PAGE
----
• But you may have trouble getting off the hook this time, if there have been several previous absences, because the new absence falls into a pattern of poor participation accompanied by lame excuses. Excuse negotiation (and blame responsibility) occur over the background of other values such as trust and honesty.
Table 1: Retroactive Responsibility Table
Correlation of condition of imputabiloity with common excuses.
Retroactive Responsibility Excuse Excuse Statement (Some Examples)
  1. Conflicts within a role responsibility and between different role responsibilities. I have a special project due in another class and finishing it conflicts with attending your class.
  2. Overly determining situational constraints: conflicting interests. I am interviewing for a position after I graduate, and I must be off the island for a few days.
  3. Overly determining situational constraints: resource constraints My car had a flat tire. My babysitter couldn't come so I had to stay home with my child. My alarm clock didn't go off because of a power outage.
  4. Knowledge limitations Class was rescheduled, and I was unaware of the change.
  5. Knowledge limitations I didn't know the assignment for class so I came unprepared. (Not an excuse for missing class)

Exercise 1: Provide a Morally Justifiable Excuse for Missing Class

  • Offer an honest and responsible ethical assessment of the reason you were unable to carry out your role responsibility for coming to class. Note that the default here is attending class and any departure from the default (i.e., missing class) requires a moral justification.
  • Begin by examining whether your action can be classified as an excuse arising out of compulsion or ignorance.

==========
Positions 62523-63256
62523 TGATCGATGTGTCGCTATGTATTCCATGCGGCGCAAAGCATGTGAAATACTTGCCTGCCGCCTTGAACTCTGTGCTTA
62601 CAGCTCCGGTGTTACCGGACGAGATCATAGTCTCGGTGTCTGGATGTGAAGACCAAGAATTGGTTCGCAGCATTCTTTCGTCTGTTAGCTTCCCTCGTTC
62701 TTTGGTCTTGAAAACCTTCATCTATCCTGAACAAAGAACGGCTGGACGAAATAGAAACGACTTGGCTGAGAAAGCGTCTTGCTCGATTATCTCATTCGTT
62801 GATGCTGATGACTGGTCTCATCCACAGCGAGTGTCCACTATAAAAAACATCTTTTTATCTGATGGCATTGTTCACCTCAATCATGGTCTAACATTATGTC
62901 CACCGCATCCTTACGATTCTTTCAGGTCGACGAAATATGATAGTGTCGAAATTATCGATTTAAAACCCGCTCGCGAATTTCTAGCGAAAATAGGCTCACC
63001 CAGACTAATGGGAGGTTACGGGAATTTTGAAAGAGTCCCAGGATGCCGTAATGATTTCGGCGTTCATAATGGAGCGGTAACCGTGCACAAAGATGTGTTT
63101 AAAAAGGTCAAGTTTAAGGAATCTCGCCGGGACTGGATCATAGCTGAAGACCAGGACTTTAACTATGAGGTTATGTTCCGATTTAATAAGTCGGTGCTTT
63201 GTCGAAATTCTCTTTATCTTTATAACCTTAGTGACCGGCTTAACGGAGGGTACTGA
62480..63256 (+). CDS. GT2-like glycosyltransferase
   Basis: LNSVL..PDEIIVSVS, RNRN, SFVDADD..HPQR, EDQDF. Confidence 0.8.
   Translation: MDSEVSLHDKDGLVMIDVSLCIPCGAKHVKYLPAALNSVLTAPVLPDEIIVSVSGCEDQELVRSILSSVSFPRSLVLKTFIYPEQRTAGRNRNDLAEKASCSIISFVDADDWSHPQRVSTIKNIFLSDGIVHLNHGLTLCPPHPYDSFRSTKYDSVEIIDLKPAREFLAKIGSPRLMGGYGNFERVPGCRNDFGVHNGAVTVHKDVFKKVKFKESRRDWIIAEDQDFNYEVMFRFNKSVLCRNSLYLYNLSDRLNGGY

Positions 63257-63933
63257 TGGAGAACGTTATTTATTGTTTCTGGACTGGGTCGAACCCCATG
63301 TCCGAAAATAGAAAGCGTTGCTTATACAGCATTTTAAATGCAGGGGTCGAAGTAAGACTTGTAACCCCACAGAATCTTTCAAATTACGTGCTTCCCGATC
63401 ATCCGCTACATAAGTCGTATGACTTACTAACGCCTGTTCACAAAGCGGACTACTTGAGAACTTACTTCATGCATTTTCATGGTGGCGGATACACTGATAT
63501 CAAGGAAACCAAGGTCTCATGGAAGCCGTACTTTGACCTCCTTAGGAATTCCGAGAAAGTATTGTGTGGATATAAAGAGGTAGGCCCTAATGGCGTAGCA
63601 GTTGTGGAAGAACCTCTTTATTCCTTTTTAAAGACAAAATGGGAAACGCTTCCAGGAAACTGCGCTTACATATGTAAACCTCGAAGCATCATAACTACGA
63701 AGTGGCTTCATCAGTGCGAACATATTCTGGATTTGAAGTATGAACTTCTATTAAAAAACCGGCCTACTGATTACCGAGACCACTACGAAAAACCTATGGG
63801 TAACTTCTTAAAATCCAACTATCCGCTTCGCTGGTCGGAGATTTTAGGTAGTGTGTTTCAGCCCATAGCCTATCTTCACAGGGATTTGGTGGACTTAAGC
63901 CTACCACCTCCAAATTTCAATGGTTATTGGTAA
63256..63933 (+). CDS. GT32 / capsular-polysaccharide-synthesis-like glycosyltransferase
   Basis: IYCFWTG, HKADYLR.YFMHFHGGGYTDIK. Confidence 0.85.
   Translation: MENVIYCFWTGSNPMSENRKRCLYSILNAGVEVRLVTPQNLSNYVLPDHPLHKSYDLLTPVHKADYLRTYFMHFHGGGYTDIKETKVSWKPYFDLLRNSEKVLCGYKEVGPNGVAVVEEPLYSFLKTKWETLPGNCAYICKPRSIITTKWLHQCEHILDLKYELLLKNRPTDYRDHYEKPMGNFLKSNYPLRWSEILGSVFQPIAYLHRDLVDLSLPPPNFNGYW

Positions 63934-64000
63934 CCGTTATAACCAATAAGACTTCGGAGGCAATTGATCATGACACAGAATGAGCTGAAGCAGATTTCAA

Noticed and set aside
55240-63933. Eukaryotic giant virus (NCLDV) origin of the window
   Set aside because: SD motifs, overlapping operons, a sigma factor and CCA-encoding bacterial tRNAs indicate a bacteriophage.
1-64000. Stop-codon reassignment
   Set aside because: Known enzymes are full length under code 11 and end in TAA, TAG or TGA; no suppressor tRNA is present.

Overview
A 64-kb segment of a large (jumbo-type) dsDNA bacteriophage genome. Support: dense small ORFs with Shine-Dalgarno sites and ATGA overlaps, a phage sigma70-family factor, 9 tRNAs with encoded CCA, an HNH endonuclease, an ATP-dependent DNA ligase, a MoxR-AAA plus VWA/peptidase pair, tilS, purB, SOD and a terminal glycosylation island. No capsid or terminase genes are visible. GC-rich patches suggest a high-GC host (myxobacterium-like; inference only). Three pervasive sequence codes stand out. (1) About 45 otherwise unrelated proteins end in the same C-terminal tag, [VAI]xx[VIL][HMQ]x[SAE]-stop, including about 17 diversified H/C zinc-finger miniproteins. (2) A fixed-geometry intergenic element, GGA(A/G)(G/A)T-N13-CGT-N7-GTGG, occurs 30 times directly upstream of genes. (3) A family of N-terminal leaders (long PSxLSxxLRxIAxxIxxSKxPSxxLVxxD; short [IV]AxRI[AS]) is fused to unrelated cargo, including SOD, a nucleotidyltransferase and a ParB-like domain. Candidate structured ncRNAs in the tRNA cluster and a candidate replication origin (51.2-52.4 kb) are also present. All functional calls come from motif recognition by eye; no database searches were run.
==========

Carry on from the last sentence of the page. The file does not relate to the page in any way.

• Your absence may not be morally excusable. In this case, you cannot excuse your absence but still must explain it.
  • Remember that, following Aristotle, you must show that your action was done under and because of compulsion or under and because of ignorance. In other words, you must show that it did not arise from past negligence or recklessness.

Proactive/Prospective Responsibility

Principle of Responsive Adjustment

  • Responsibility for both good and bad things often emerges as a pattern exhibited by a series of action. If you miss one class after establishing a pattern of good attendance and active participation, then your teacher will look for something exceptional that prevented you from doing what you habitually do. But if one absence falls into a series with other absences, then this reveals a pattern and your teacher begins to classify you as someone who is chronically absent.
  • So, it is not enough to offer a moral excuse to get "off the hook" for your absence. Expressing remorse, guilt, and regret do not substitute for taking active measures to avoid repeating the wrongful act. These changes or responsive adjustments clue others in to whether you have learned from your past mistakes. What happened in the past was bad and you regret it; but are you willing to make the necessary changes in your future conduct to avoid repetition of the bad act?
  • This is expressed by the "Principle of Responsive Adjustment" (or PRA). Stated negatively, failure to take measures to prevent past excusable wrongs from reoccurring in the future leads to a reevaluation of these past actions. Failure to responsively adjust shows that the past action belongs to context of similar bad actions indicating a bad habit or bad character. This, in turn, leads to a reevaluation of the past act; what when taken in isolation was not blameworthy becomes blameworthy when inserted into this broader context. Showing an unwillingness to learn from the past betrays entrenched attitudes of negligence, carelessness, or recklessness. (See Peter A. French, Corporate and Collective Responsibility)

Responsibility as a Virtue

  • Responsibility can be reconfigured as a virtue or excellence.
  • The table below describes the characteristics of a preventive stance where we begin by identifying potential wrongs and harms. Once we identify these then we take serious measures to prevent them from occurring.